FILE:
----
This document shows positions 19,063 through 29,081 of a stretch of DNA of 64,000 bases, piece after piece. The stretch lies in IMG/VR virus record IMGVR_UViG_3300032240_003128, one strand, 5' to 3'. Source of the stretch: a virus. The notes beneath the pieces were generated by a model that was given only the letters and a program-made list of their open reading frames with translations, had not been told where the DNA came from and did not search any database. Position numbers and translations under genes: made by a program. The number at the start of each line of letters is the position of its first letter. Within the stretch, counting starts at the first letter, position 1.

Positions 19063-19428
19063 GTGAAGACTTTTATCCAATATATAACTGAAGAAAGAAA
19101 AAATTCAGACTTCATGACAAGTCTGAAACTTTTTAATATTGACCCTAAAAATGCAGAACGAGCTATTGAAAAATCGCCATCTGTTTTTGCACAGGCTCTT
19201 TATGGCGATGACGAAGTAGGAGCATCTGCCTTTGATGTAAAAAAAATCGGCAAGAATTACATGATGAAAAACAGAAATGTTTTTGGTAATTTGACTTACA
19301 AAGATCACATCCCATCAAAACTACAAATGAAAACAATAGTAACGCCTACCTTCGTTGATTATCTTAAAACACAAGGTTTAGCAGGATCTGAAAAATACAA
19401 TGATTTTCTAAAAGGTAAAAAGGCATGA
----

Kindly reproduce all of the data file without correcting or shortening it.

This document shows positions 19,063 through 29,081 of a stretch of DNA of 64,000 bases, piece after piece. The stretch lies in IMG/VR virus record IMGVR_UViG_3300032240_003128, one strand, 5' to 3'. Source of the stretch: a virus. The notes beneath the pieces were generated by a model that was given only the letters and a program-made list of their open reading frames with translations, had not been told where the DNA came from and did not search any database. Position numbers and translations under genes: made by a program. The number at the start of each line of letters is the position of its first letter. Within the stretch, counting starts at the first letter, position 1.

Positions 19063-19428
19063 GTGAAGACTTTTATCCAATATATAACTGAAGAAAGAAA
19101 AAATTCAGACTTCATGACAAGTCTGAAACTTTTTAATATTGACCCTAAAAATGCAGAACGAGCTATTGAAAAATCGCCATCTGTTTTTGCACAGGCTCTT
19201 TATGGCGATGACGAAGTAGGAGCATCTGCCTTTGATGTAAAAAAAATCGGCAAGAATTACATGATGAAAAACAGAAATGTTTTTGGTAATTTGACTTACA
19301 AAGATCACATCCCATCAAAACTACAAATGAAAACAATAGTAACGCCTACCTTCGTTGATTATCTTAAAACACAAGGTTTAGCAGGATCTGAAAAATACAA
19401 TGATTTTCTAAAAGGTAAAAAGGCATGA